Two-dimensional Datasets

While arrays and chunked arrays represent a one-dimensional sequence of homogenous values, data often comes in the form of two-dimensional sets of heterogenous data (such as database tables, CSV files…). Arrow provides several abstractions to handle such data conveniently and efficiently.


Fields are used to denote the particular columns of a table (and also the particular members of a nested data type such as arrow::StructType). A field, i.e. an instance of arrow::Field, holds together a data type, a field name and some optional metadata.

The recommended way to create a field is to call the arrow::field() factory function.


A schema describes the overall structure of a two-dimensional dataset such as a table. It holds a sequence of fields together with some optional schema-wide metadata (in addition to per-field metadata). The recommended way to create a schema is to call one the arrow::schema() factory function overloads:

// Create a schema describing datasets with two columns:
// a int32 column "A" and a utf8-encoded string column "B"
std::shared_ptr<arrow::Field> field_a, field_b;
std::shared_ptr<arrow::Schema> schema;

field_a = arrow::field("A", arrow::int32());
field_b = arrow::field("B", arrow::utf8());
schema = arrow::schema({field_a, field_b});


A arrow::Column is a chunked array tied together with a field. The field describes the column’s name (for lookup in a larger dataset) and its metadata.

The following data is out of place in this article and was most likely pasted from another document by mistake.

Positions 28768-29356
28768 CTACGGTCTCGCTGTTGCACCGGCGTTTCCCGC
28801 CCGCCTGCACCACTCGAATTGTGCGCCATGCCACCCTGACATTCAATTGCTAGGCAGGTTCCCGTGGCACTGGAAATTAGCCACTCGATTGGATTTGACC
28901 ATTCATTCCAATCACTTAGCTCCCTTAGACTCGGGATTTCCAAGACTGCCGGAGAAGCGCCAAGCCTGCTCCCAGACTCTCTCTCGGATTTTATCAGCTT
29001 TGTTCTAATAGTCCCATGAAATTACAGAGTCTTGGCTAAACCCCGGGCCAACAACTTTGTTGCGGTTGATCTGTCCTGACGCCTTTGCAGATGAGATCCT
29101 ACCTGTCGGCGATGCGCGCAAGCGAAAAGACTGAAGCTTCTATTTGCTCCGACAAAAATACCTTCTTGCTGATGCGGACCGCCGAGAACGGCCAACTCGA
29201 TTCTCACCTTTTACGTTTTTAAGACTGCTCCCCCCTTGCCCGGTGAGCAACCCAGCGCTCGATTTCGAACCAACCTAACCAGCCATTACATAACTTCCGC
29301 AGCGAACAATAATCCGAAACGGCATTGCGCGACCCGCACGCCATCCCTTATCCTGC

A arrow::Table is a two-dimensional dataset of a number of columns, together with a schema. The columns’ names and types must match the schema. Also, each column must have the same logical length in number of elements (although each column can be chunked in a different way).

Record Batches

A arrow::RecordBatch is a two-dimensional dataset of a number of contiguous arrays, each the same length. Like a table, a record batch also has a schema which must match its arrays’ datatypes.

Record batches are a convenient unit of work for various serialization and computation functions, possibly incremental.

A table can be streamed as an arbitrary number of record batches using a arrow::TableBatchReader. Conversely, a logical sequence of record batches can be assembled to form a table using one of the arrow::Table::FromRecordBatches() factory function overloads.